Calculating Moving Averages in Web Intelligence

Introduction

The previous article looked at what moving averages are and how to calculate them. This article now looks at how to implement these in Web Intelligence.

The formula used here are compatible with the XIr3 version of SAP BOE however some formula may work in previous versions if available. We’ll begin by looking at how to calculate a simple moving average before looking at weighted and exponential forms.

Worked Examples

The examples below all use same data set which is of stock price data in an Excel file which you can download. The first column in the file is the day of the stock price and then columns of opening price, highest price in the day, lowest price, closing price, volume and adjusted closing price. We’ll use closing price in our analysis below along with the Date object.

Simple Moving Average

There is a couple of ways by which we can calculate simple moving averages. One option is to use the Previous function to obtain the value of a previous row. For example the following formula calculates a moving average on our closing stock price for a moving average data set of size 3,

=( [Close] + Previous([Close];1) + Previous([Close];2) ) / 3

This is quite a simple formula however it is obvious it is not practical when we have a large number of periods here we can make use of RunningSum formula and for a data set of size N we have

=( RunningSum([Close]) – RunningSum(Previous([Close];N)) ) / N

Finally we have a 3rd technique,

=Previous(Self) - Previous([Close];N)/N + [Close]/N

Which although more complicated it may have better performance as it is calculating the new value based on previous value rather than two running sums over the full data set. However this formula only works after the Nth point in the overall data set and since it refers to a previous value we must also set a starting value. Below is the full formula used for our stock price analysis where our moving average period is 15 days,

=If [Date]>'1/25/2010' Then
  Previous(Self) - Previous([Close];15)/15 + [Close]/15
Else If [Date]='1/25/2010' Then
  RunningSum([Close]/15)

The date 1/25/2010 is the 15th data point in our data set and so for this point we calculate a normal average using the RunningSum. For all dates beyond this value we use our SMA formula and we leave blank all dates prior to this date.

Figure 1 below is a chart in Web Intelligence displaying our stock price data with a simple moving average.

Web Intelligence Document displaying a Simple Moving Average

Figure 1. Web Intelligence Document displaying a Simple Moving Average

Weighted Moving Average

A weighted moving average formula with a period of 3 is,

=(3*[Close]+2*Previous([Close];1)+Previous([Close];2))/ (3*(3-1)/2)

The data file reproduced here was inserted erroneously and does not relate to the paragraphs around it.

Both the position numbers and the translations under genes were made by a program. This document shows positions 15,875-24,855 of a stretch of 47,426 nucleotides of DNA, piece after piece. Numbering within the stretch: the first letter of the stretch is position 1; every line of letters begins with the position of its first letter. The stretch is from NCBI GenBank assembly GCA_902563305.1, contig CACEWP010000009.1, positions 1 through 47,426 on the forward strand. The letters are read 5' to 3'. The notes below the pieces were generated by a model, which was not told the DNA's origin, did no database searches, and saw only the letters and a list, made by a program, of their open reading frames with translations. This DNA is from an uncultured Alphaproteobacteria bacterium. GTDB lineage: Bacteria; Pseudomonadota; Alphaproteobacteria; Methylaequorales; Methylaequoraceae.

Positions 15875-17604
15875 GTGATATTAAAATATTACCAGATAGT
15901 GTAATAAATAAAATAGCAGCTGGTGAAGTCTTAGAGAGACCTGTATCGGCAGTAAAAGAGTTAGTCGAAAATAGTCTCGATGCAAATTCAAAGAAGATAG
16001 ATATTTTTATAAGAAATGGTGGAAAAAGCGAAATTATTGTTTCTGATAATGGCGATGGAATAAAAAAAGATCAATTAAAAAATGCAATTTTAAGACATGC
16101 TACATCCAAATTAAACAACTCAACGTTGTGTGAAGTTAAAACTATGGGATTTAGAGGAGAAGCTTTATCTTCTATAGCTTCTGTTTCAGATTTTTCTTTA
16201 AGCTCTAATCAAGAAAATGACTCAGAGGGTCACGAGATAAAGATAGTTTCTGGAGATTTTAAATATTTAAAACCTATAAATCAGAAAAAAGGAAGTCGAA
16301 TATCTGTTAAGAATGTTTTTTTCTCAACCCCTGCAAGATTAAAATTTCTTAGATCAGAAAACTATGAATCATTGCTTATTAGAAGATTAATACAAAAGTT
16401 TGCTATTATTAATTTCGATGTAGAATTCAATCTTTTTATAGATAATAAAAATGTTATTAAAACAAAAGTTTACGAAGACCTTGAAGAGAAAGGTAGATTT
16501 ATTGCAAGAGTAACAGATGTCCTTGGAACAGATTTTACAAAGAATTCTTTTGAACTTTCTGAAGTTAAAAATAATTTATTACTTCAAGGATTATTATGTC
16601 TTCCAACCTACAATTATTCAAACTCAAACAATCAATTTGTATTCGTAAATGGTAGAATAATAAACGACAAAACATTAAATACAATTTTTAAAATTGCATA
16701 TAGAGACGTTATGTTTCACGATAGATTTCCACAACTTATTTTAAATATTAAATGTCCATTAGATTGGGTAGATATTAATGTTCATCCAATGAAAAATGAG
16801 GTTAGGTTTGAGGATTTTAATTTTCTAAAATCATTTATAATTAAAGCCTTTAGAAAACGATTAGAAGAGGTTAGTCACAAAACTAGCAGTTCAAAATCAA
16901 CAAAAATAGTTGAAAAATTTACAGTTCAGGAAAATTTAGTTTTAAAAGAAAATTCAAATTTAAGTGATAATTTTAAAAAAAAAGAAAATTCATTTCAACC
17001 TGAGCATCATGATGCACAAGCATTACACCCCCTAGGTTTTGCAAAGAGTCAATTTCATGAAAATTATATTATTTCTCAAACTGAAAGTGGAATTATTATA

As with our first simple moving average formula above this is only practical for a small number of periods.

I have not yet been able to find a simple formula that can be used for larger moving average periods. Mathematically it is possible but limitations with Web Intelligence means that these formulas don’t convert. If anyone is able to do this I would love to hear!

The figure below is an WMA of period 6 implemented in Web Intelligence.

Web Intelligence document of a Weighted Moving Average

Figure 2. Web Intelligence document of a Weighted Moving Average

Exponential Moving Average

An exponential moving average is quite straight forward to implement in Web Intelligence and so is a suitable alternative to a Weighted Moving Average. The basic formula is

=Previous(Self)+(0.3*([Close]-Previous(Self)))

Here we’ve hard coded 0.3 as our value for alpha. We only apply this formula for periods greater than our second period so we can use an if statement to filter these out. For our first and second period we can use the previous value and so our final formula for EMA is,

=If [Date]>'1/6/2010' Then
  Previous(Self)+(0.3*([Close]-Previous(Self))) Else Previous([Close])

Below is an example of an EMA applied to our stock data.

Web Intelligence document display an Exponential Moving Average

Figure 3. Web Intelligence document display an Exponential Moving Average

Input Controls

As our EMA formula doesn’t rely on the size of the moving average period and our only variable is alpha we can use Input Controls to allow the user to adjust the value of alpha. To do this,

    1. Create a new variable called ‘alpha’ and define it’s formula as,
=0.25
    1. Update our EMA formula to,
=If [Date]>'1/6/2010' Then
  Previous(Self)+([alpha]*([Close]-Previous(Self))) Else Previous([Close])
    1. Create a new input control selecting our [alpha] variable as the input control report object
    2. Use a simple slider and set the following properties,
Property Value
Minimum Value 0
Maximum Value 1
Increment 0.03
Default Value (blank) 0.25
Operator Equal To
  1. Once done you should be able to move the slider and immediately see the changes to the trend line in the chart

Conclusion

We looked at how to implement three types of moving average in Web Intelligence and although all were possible the Exponential Moving Average is probably the easiest and most flexible.

I hope you found this article interesting and as always any feedback is very welcome.

This article was published on February 3, 2011 by Al Gulland.

2 comments on “Calculating Moving Averages in Web Intelligence

  1. rprice

    The trick to Weighted Moving Average (WMA) is you have to create a variable which represents the numerators of WMA (see Wikipedia for reference.) This should look like the following:
    Previous(Self) + (n * [Close]) – ( Previous(RunningSum([Close])) – Previous(RunningSum([Close]]);n+1)
    where n is the number of periods.

    Then the actual WMA’s formula would be like this:
    [Numerator] / (n * (n + 1) / 2)
    where [Numerator] is the variable you created earlier.

  2. Pingback: HOw to calculate 12 Months rolling Average | SES

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